what a dumb article, this guy knows nothing. I run this show.

    December 1, 2011 at 2:36 pm |
    • Mark from Middle River

      H.Poet. Dislike of Prothero articles was one of the first signs of mutal agreement between the Faithful and Atheist here on the Belief Blog. Many months ago a student of his got her article posted and so many more folks even if they agreed or disagreed with her, the article was so much better written.

      Personally with all of the layoff and terminations I am surprised that Prothero has not been shown the door at CNN. His articles often have less comments and the ones that do are few.

      December 1, 2011 at 2:45 pm |
  19. Our Culture is Going Downhillllllllllllllll

    Well said. One only has to look at these comments (~90% from atheists) to see that everyone on here supposedly knows everything and is smarter than anyone who disagrees with them.

    December 1, 2011 at 2:04 pm |
    • Chuckles

      except you might want to relook at the comments and watch how many athiests on this board will say the words, "we don't know", you might be surprised....

      December 1, 2011 at 2:11 pm |
    • J.W

      Yeah I am surprised that there are zero

      December 1, 2011 at 2:14 pm |
    • Chuckles

      @JW

      You wanna do this? Fine, lets do this

      I am so much more humbler than you are in just about every way, I'm the humblest person to ever grace the planet. Whatever question you ask be prepared for an immediate "I don't know" right back from me!

      December 1, 2011 at 2:16 pm |
    • J.W

      Ok fine what is 1+1?

      December 1, 2011 at 2:17 pm |
    • Chuckles

      WE DON'T KNOW FOR SURE JW!!!! Don't ask questions that you don't know answers to yourself ok?!

      December 1, 2011 at 2:19 pm |
    • J.W

      I guess you are right. There are so many variables and unknowns there that we cannot possibly know.

      December 1, 2011 at 2:20 pm |
    • Chuckles

      @JW

      I don't want to toot my own horn because I'm so outrageously ridiculously humble, but DAMN RIGHT I'M RIGHT! I'M ALWAYS RIGHT! DUH!

      December 1, 2011 at 2:26 pm |
    • Snow

      Well you see, if you had said "90% of comments from both theists and atheists" I would have respected your opinion. Now you just seem like a dumba$$ who's going to open bible to figure out what 1+1 equals..

      if you do not understand, try this.. How many devout religinuts "Know that god is listening when they pray"? How many "Know that god will answer if you just ask him"? and How many "Know that they are eating (or taking in, if you please) god and drinking his blood in a communion"?

      December 1, 2011 at 2:31 pm |
    • Nonimus

      "everyone on here supposedly knows everything"

      Isn't this the type of thing the author was speaking against?

      December 1, 2011 at 2:31 pm |
    • Nonimus

      How many times have we seen, "Every knee shall bow"?

      December 1, 2011 at 2:34 pm |
    • catholic engineer

      I know how to cut and paste. Here: ...“…thinking is a narrowing process. It leads to what people call dogma. A man who thinks hard about any subject for several years is in horrible danger of discovering the truth about it…” G. K. Chesterton.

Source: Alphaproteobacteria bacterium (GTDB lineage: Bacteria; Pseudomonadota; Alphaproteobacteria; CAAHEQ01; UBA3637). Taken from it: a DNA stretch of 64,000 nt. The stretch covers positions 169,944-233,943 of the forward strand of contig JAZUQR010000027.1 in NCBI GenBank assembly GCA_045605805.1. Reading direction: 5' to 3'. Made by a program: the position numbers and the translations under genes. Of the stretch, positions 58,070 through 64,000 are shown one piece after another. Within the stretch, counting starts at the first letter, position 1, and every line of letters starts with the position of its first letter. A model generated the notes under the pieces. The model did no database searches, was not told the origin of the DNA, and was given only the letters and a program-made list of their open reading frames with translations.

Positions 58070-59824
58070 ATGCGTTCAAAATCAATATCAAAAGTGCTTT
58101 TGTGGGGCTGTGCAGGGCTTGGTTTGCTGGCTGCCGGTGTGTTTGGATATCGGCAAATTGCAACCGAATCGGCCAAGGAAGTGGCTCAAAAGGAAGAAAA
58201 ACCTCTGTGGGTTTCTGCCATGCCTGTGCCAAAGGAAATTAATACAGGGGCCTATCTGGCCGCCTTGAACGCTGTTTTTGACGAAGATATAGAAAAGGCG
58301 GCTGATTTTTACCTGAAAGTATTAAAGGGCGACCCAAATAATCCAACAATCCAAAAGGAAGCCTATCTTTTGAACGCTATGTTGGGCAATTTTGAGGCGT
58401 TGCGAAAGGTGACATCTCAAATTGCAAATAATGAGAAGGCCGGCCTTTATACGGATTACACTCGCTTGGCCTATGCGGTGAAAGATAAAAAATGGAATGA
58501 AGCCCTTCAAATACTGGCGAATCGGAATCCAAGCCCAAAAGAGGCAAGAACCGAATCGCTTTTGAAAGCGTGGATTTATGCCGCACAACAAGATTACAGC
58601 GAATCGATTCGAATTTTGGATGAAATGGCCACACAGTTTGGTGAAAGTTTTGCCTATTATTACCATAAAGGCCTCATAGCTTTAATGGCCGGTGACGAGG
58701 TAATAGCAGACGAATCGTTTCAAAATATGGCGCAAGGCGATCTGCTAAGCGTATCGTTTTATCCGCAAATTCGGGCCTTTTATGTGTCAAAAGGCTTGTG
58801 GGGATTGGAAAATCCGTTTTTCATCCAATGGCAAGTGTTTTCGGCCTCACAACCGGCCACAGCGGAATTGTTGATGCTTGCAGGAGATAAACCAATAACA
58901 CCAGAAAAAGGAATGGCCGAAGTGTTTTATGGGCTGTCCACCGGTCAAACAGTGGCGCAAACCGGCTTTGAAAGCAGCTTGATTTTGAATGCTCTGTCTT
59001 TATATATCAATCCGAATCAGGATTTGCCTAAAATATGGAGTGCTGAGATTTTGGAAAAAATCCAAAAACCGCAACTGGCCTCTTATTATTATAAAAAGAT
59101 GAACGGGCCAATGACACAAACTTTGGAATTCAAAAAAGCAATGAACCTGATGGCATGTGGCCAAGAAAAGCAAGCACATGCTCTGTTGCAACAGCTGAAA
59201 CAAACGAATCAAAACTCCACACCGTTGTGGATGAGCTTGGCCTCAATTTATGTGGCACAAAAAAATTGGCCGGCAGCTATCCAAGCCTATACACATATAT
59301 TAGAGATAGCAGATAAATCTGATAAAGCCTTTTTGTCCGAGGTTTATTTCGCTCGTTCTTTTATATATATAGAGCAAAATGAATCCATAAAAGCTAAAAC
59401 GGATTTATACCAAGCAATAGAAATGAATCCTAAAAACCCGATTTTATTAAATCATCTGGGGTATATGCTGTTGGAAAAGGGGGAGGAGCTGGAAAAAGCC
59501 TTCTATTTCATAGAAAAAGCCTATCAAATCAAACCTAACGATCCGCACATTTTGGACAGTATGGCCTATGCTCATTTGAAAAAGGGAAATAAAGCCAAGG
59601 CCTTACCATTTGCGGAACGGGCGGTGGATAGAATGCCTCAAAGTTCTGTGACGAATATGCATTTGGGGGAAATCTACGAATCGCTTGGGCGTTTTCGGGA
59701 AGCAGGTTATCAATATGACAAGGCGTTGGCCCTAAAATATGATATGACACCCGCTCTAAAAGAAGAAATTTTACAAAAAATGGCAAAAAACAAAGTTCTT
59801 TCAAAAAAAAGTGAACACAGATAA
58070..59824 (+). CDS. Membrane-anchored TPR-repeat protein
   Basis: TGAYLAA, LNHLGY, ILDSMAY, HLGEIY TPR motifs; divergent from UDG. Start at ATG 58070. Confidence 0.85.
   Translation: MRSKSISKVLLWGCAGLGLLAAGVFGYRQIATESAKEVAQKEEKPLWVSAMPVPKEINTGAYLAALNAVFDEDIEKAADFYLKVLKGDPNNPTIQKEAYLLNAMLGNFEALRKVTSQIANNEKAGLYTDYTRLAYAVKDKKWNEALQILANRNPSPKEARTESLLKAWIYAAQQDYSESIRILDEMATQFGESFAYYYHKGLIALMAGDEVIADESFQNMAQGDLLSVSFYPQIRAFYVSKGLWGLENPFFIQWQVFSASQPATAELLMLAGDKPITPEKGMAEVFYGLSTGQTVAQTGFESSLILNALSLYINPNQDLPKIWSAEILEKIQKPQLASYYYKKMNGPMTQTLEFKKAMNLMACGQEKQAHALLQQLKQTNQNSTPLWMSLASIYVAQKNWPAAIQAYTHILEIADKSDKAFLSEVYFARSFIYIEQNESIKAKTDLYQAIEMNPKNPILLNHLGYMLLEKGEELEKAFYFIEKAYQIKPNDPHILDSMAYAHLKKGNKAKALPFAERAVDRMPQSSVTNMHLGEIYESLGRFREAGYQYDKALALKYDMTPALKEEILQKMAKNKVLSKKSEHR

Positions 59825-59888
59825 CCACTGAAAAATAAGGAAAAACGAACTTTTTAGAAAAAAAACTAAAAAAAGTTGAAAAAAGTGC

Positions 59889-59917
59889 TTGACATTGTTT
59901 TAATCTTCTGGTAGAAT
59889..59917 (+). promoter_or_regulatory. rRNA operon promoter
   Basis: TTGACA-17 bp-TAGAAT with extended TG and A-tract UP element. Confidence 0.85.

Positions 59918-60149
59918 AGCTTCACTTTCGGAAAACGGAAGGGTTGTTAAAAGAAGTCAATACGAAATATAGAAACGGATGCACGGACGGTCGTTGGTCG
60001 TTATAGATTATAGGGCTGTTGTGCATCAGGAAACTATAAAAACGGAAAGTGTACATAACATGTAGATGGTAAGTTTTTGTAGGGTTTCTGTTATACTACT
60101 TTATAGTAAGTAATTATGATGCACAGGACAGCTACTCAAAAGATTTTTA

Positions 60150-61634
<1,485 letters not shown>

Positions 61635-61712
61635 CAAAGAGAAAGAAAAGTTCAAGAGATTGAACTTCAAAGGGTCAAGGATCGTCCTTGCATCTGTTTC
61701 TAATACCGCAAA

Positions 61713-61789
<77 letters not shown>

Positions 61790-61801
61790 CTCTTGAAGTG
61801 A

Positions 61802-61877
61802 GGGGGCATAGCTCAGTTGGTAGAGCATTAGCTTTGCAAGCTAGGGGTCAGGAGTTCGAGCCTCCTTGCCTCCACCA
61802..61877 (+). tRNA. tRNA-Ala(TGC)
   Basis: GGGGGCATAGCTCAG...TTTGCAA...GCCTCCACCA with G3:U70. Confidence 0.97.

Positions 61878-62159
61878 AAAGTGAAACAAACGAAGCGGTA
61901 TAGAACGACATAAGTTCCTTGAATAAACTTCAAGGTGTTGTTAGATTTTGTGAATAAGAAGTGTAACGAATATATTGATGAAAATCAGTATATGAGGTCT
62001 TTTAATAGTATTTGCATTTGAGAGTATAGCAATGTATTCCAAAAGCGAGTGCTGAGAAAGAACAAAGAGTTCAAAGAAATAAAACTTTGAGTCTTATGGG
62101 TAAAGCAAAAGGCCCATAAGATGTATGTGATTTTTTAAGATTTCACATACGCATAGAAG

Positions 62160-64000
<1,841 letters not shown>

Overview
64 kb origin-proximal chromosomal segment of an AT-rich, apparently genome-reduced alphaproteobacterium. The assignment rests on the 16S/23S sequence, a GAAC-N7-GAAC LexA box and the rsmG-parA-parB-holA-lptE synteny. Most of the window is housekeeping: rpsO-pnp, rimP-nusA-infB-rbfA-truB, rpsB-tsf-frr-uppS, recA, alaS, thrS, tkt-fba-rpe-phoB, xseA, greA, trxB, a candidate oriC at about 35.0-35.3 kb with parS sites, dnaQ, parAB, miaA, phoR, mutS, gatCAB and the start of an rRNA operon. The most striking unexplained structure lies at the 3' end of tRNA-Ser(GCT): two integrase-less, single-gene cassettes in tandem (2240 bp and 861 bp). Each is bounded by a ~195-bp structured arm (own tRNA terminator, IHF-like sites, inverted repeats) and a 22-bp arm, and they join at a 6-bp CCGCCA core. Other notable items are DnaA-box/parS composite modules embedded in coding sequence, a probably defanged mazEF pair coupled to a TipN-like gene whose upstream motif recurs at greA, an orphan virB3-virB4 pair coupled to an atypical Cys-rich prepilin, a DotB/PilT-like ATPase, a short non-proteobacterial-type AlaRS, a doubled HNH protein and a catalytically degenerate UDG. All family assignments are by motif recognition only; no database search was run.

It reminds me of John Lenon's song "Image". Imagine there's not heaven, IT ISN'T HARD TO DO. Maybe SOME atheists are just mentally lazy?

      December 1, 2011 at 2:36 pm |
    • Chuckles

      @Nonimus

      I give up, how many times?

      December 1, 2011 at 2:36 pm |
    • Chuckles

      @CE

      Well now I'm just really confused. Apart from an apparent lost song of Lennon's called "image", isn't that what all atheists do on a pretty consistant basis? Imagining there is no heaven, or hell, or limbo, or val halla, or hades, etc.....?

      December 1, 2011 at 2:39 pm |
    • rick

      CatLick Engineer: Maybe some theists are just too lazy to question what their holy men tell them

      December 1, 2011 at 2:49 pm |
    • Nonimus

      @Chuckles,
      "I give up, how many times?"

      ...so many times that Tim Tebow is being sued for copyright infringement. bahdap ting
      ...so many times that each knee has been told individually. bada bing, bada boom
      ...so many times that God is telling TMZ that he didn't actually say it. huh?
      ...so many times that the Belief Blog moderator-bot is now blocking the letters , , and . nyuc nyuc nyuc

      December 1, 2011 at 3:04 pm |
  20. Chuckles

    First!

    December 1, 2011 at 1:51 pm |
    • Knuckles

      2nd

      December 1, 2011 at 1:57 pm |
    • Giggles

      Third

      December 1, 2011 at 1:58 pm |
    • Pickles

      4

      December 1, 2011 at 1:59 pm |
    • Dickles

      5th

      December 1, 2011 at 2:00 pm |
    • Sickles

      6 🙂

      December 1, 2011 at 2:03 pm |
    • J.W

      OH yeah I was 9th but now I am 10th

      December 1, 2011 at 2:16 pm |
    • snow white

      Presenting my seven dwarfies-Chuckles, Giggles, Knucles....
      Now JW is my step sista
      http://www.youtube.com/watch?v=8gWiVs5Q0kc&feature=player_detailpage

      December 1, 2011 at 2:23 pm |
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About this blog

The CNN Belief Blog covers the faith angles of the day's biggest stories, from breaking news to politics to entertainment, fostering a global conversation about the role of religion and belief in readers' lives. It's edited by CNN's Daniel Burke with contributions from Eric Marrapodi and CNN's worldwide news gathering team.